By ISSG Staff
Somalia has strongly condemned a controversial deal between Ethiopia and the breakaway state of Somaliland, labeling it as an “aggression.” The move has intensified regional tensions, prompting Somalia to recall its ambassador to Ethiopia and seek international support against what it deems a “blatant assault” on its sovereignty.
The contentious memorandum of understanding, announced in Addis Ababa, comes after recent efforts by Mogadishu to resume dialogue with Somaliland, which declared independence from Somalia in 1991. Although Somaliland operates with a degree of autonomy, seeking full statehood, it lacks international recognition, and Mogadishu vehemently opposes its secession.
Details of the Deal
The “historic” deal involves Ethiopian Prime Minister Abiy Ahmed and Somaliland leader Muse Bihi Abdi. It grants Ethiopia access to the Red Sea port of Berbera and a leased military base. In return, Somaliland expects formal recognition from Ethiopia, a claim yet to be confirmed by Addis Ababa. The deal raises questions about its implications for the geopolitical dynamics of the Horn of Africa.
Somalia’s Strong Response
The Somalia cabinet denounced the agreement as a “blatant assault on the independence, sovereignty, and unity” of Somalia. It announced the recall of its ambassador to Ethiopia and urged the international community to intervene. Somalia seeks urgent meetings at the UN Security Council and the African Union to address what it perceives as Ethiopia’s “aggression and interference” in its sovereignty.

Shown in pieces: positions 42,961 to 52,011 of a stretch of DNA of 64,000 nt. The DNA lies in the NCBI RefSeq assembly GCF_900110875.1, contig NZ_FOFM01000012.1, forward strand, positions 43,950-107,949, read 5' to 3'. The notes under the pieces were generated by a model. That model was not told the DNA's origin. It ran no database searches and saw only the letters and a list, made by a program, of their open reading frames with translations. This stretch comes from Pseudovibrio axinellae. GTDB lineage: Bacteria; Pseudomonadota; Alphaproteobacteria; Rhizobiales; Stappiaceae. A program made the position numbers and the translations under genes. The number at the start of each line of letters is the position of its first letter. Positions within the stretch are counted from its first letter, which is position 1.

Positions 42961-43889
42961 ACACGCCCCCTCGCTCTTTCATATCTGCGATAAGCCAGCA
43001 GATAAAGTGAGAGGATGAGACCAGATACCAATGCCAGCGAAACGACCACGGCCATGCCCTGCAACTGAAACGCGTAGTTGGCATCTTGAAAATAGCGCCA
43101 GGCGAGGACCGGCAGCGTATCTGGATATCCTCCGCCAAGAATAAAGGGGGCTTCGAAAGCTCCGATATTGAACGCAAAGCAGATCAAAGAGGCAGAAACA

Historical Context and Regional Concerns
Somalia and Ethiopia have a history of stormy relations and territorial disputes, having fought two wars in the late 20th century. Prime Minister Hamza Barre emphasized Somalia’s commitment to defending its land through legal means, while President Hassan Sheikh Mohamud warned of potential repercussions, including a possible revival of the Islamist militant group Al-Shabaab.
Ethiopia’s Maritime Access and Security Concerns
Ethiopia, Africa’s second most populous country, has sought access to the Red Sea, a vital maritime route crucial for its economic growth. The deal includes the establishment of an Ethiopian military base on the Red Sea, with Somaliland leasing a portion of its sea access for 50 years. This move could significantly impact regional security dynamics.
International Reactions and Concerns
The international community’s response remains unclear, but Somalia’s appeal for support indicates its desire to garner diplomatic backing. Djibouti President Ismail Omar Guelleh, who mediated recent talks between Somalia and Somaliland, has expressed the region’s need to avoid “nests of conflict.”
As Somalia rejects the Ethiopia-Somaliland deal as an act of aggression, the situation unfolds against a backdrop of longstanding regional tensions and historical conflicts. The geopolitical implications of this agreement and its potential impact on the fragile stability in the Horn of Africa raise concerns that demand careful international scrutiny and diplomatic intervention.